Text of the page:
Either way, I think food can be useful in shaping an understanding of a new skill but I’m always mindful of crossing the line between the dog learning with food and working for the food so it’s not something I encourage too much. Mind you I’m talking about companion dog training for basic life skills – heel, stay, recall. If I’m trick training that’s another issue. Overall though, I want to motivate with relationship. Dogs are the only species on the planet that have been selectively bred to “love” human beings and so rather then aim at their tummies to motivate them, I teach people how dogs see the world, how they make connections between who is the teacher and who is the student, what (for a dog) the difference is between love and respect and how that affects training and the need for treats etc.

      If you’re dead set on food based reward type training have you tested your dog for toy interest and considered using that as the reward instead of food.

      However, if you aren’t trick training and are looking at companion dog skills I’d recommend buying my ebook, The Beautiful Balance – Dog Training with Nature’s Template. It’s short, inexpensive and hopefully you’ll find it enlightening.


    2. Unlikely I would agree however, this is her story. 5 month old lab mix from a rescue. Since birth she was paired with her brother – even crated. The two split the day we got her and the brother went elsewhere. She came form a resuce that had 5 other dogs and feeding was never an issue because of the competition. In fact, the first week we had her shed scarf down two cups a day dry – no problem. As time went on we noticed she left more and more food in the dish. Thought Id try to switch to another dry brand – Annamaet. Didnt help. Tried another brand – didnt help. Rescue gal said that was too long of a time to not eat so we did the boiled hamburger/rice with kibble mixed in and as she ate more than a bite she again showed no interest. Im now on Natural Balance canned and attempt to mix in the same formula dry but she actually LICKS it off the kibble.

      My dream of two meal a day dry food isnt going to happen. At best I can hope she continues to eat canned (god help me) BUT two things Im hesitant on – canned is WAY more expensive….for her size shed need to cans a day. AND the fact of rotting teeth (??).

      You dont have to reply – just desperate to figure out what the heck she will eat …..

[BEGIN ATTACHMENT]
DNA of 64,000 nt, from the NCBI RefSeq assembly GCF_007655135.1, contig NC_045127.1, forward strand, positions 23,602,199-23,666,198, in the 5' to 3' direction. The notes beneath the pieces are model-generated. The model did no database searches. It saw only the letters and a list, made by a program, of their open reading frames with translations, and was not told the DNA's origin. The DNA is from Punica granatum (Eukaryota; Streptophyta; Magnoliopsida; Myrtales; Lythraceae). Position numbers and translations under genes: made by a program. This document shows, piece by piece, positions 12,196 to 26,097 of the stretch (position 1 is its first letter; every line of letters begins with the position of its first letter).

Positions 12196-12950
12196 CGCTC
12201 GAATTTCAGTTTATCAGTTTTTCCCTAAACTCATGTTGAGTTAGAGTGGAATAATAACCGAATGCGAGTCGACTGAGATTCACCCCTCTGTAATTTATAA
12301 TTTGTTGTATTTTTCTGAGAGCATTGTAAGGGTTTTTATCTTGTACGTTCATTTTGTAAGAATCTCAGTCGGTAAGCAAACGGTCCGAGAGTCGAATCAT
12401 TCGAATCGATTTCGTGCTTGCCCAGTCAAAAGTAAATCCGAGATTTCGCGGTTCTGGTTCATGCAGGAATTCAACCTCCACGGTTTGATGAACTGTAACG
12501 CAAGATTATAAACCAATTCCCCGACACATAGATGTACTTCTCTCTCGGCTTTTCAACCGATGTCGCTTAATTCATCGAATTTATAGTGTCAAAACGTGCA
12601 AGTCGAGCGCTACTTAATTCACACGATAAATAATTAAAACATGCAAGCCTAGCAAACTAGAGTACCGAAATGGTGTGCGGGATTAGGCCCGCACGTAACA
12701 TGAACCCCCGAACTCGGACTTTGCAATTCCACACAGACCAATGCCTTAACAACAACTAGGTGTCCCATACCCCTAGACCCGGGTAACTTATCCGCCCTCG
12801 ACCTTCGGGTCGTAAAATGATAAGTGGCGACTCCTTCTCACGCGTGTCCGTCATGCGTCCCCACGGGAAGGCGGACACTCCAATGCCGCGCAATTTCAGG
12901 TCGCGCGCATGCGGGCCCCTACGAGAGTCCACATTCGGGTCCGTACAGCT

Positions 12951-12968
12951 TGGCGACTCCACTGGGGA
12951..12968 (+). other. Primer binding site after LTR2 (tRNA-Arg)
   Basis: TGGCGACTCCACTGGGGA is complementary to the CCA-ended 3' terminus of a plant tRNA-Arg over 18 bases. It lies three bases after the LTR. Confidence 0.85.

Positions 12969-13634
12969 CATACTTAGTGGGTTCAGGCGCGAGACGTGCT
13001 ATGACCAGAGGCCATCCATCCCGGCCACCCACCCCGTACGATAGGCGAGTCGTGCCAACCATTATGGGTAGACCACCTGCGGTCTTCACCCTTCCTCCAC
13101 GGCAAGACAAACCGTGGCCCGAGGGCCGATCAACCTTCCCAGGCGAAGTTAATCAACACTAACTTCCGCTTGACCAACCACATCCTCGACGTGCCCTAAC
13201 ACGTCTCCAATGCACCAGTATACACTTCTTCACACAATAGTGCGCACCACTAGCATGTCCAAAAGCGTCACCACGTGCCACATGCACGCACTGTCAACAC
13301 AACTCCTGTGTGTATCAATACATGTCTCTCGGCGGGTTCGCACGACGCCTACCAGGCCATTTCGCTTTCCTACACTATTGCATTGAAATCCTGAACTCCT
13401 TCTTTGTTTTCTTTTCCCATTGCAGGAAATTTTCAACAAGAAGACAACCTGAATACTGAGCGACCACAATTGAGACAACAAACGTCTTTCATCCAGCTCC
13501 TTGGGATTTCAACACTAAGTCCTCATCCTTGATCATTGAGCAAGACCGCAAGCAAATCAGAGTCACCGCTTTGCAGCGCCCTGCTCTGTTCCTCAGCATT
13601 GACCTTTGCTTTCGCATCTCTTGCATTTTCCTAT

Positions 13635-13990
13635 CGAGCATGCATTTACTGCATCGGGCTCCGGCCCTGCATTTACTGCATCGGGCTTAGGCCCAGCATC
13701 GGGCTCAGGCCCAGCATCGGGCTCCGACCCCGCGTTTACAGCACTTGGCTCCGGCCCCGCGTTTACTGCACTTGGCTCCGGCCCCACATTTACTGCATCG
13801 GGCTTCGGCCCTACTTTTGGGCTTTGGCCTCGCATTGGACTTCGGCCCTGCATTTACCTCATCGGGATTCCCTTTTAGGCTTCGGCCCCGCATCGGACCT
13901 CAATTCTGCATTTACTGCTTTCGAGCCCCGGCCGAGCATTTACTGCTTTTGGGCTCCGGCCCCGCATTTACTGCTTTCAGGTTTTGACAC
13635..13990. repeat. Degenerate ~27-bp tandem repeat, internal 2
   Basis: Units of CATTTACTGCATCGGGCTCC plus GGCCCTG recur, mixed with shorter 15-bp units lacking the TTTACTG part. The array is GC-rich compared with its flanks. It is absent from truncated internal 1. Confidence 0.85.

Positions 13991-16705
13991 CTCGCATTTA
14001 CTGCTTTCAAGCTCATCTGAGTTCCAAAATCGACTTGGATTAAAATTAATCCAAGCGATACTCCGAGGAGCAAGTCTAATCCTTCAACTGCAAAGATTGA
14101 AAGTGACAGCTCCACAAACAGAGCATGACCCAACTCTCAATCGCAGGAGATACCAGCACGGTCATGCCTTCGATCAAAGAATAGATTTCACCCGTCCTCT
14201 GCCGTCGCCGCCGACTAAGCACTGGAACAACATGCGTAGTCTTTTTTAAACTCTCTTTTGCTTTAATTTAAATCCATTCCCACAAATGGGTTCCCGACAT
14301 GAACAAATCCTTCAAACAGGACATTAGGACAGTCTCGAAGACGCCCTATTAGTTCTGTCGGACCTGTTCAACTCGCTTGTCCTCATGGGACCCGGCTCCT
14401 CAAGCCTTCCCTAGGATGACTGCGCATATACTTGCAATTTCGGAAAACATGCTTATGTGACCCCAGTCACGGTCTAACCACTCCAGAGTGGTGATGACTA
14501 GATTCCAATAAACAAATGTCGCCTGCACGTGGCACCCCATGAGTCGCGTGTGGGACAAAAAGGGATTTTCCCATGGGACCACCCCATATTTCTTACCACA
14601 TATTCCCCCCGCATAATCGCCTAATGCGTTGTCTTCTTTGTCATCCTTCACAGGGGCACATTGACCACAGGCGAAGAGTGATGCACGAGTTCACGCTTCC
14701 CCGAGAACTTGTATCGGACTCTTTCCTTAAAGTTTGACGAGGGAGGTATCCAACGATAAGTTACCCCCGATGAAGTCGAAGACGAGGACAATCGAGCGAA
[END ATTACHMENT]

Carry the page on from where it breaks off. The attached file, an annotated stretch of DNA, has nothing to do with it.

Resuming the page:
Itd be great if I could find a knock off of the Natural Balance. At $35/case that means shed be eating better than my kids …

      Oh and yes she does pretty good with verbal rewards just not as good as the food reward.

      – Colleen

      1. Hi Colleen,

        I’m having a bit of an air-head day so I’m not following what part of the thread you’re referring to when you say you’re unlikely to agree.

        I have worked with quite a few of these dogs that won’t eat for their owners and there’s usually more to it. This isn’t the best venue for getting to the bottom of this sort of issue. If it helps, I’ve never had these sort of issues by following the following rules.

        But First – The assumption is that the dog is energetic and drinks water and in the case of growing dogs is gaining weight as is expected. If not – have blood work done, (check on thyroid especially) dental xray for cracked teeth or dentition problems.

        • Food goes down same time if possible give or take a 1/2 hour every day.
        • Set my phone/oven timer/microwave timer to 5 minutes and when the ding goes, so does the dinner by which I mean I take it up and put it away.
        • I don’t coax the dog in any way. “Here’s your dinner. Eat or don’t eat. See you in 5 minutes to clear the table. Enjoy your meal.”
        • No snacks, consumable chewies etc. in between meals and make sure no one is sneaking them to the dog.
        • Healthy dogs unused to this way of feeding have been known hold out until the 4th day. If the dog is healthy and drinking water, I have no problem with this. A lot of dog owners do. I’ve had 3 of my own that took 4 days. For the rest of their lives they ate when dinner was served.

        In my opinion this is healthier for a dog as salivation is nature’s tooth brush and I think dogs that graze salivate less if at all and may be prone to more expensive dental issues later in life.

        Because this dog is under 6 months I’m going to suggest 3 smaller meals a day. Once 6 months is hit I’d likely switch to twice a day. By the time 12 months is hit for most dogs I start looking at whether the dog prefers 1 meal a day or if the 2 should be necessarily a 50/50 split. Some dogs prefer to eat a larger meal once a day and slightly smaller at the other end of the day. I also consider things like heat and activity levels when considering or worrying about how much my dog is consuming.

        As far as what to feed. I’m less concerned with what the dog “likes” than I am with what is good for the dog. I “like” chocolate cake. That doesn’t mean that I don’t care whether my dog likes his or her food. I do, it’s just not priority one in situations like this. So pick a food that will provide your dog with the best bang your budget can accommodate and present it as above.



Leave a Comment

Your email address will not be published. Required fields are marked *

This site uses Akismet to reduce spam. Learn how your comment data is processed.

Scroll to Top